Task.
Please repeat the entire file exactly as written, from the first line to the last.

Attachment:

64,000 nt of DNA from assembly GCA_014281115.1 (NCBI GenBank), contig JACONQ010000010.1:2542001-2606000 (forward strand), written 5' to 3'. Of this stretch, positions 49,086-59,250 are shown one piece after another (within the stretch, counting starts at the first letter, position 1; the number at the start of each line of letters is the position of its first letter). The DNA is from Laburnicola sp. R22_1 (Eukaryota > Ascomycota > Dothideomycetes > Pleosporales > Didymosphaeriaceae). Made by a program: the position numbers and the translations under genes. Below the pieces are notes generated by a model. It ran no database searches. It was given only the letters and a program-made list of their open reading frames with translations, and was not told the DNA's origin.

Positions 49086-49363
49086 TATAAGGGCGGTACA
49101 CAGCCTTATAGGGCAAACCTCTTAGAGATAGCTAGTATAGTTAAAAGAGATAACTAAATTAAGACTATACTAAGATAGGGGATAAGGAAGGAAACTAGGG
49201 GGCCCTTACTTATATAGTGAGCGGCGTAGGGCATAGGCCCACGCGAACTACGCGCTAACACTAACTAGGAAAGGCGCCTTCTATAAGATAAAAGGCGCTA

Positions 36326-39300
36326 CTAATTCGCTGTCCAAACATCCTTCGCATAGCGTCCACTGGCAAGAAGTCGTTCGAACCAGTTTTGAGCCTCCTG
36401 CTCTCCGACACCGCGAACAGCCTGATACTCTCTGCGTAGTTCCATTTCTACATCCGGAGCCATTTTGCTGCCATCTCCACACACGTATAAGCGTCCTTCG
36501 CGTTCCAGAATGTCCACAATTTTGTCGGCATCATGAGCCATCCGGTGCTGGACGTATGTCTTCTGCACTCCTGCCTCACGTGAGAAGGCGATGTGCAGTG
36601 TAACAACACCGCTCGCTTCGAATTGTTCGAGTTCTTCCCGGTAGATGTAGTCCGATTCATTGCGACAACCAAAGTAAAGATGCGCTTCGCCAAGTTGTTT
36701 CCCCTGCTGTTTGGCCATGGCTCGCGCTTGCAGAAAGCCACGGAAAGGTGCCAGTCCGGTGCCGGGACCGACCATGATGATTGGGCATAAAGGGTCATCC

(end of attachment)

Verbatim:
64,000 nt of DNA from assembly GCA_014281115.1 (NCBI GenBank), contig JACONQ010000010.1:2542001-2606000 (forward strand), written 5' to 3'. Of this stretch, positions 49,086-59,250 are shown one piece after another (within the stretch, counting starts at the first letter, position 1; the number at the start of each line of letters is the position of its first letter). The DNA is from Laburnicola sp. R22_1 (Eukaryota > Ascomycota > Dothideomycetes > Pleosporales > Didymosphaeriaceae). Made by a program: the position numbers and the translations under genes. Below the pieces are notes generated by a model. It ran no database searches. It was given only the letters and a program-made list of their open reading frames with translations, and was not told the DNA's origin.

Positions 49086-49363
49086 TATAAGGGCGGTACA
49101 CAGCCTTATAGGGCAAACCTCTTAGAGATAGCTAGTATAGTTAAAAGAGATAACTAAATTAAGACTATACTAAGATAGGGGATAAGGAAGGAAACTAGGG
49201 GGCCCTTACTTATATAGTGAGCGGCGTAGGGCATAGGCCCACGCGAACTACGCGCTAACACTAACTAGGAAAGGCGCCTTCTATAAGATAAAAGGCGCTA

Positions 36326-39300
36326 CTAATTCGCTGTCCAAACATCCTTCGCATAGCGTCCACTGGCAAGAAGTCGTTCGAACCAGTTTTGAGCCTCCTG
36401 CTCTCCGACACCGCGAACAGCCTGATACTCTCTGCGTAGTTCCATTTCTACATCCGGAGCCATTTTGCTGCCATCTCCACACACGTATAAGCGTCCTTCG
36501 CGTTCCAGAATGTCCACAATTTTGTCGGCATCATGAGCCATCCGGTGCTGGACGTATGTCTTCTGCACTCCTGCCTCACGTGAGAAGGCGATGTGCAGTG
36601 TAACAACACCGCTCGCTTCGAATTGTTCGAGTTCTTCCCGGTAGATGTAGTCCGATTCATTGCGACAACCAAAGTAAAGATGCGCTTCGCCAAGTTGTTT
36701 CCCCTGCTGTTTGGCCATGGCTCGCGCTTGCAGAAAGCCACGGAAAGGTGCCAGTCCGGTGCCGGGACCGACCATGATGATTGGGCATAAAGGGTCATCC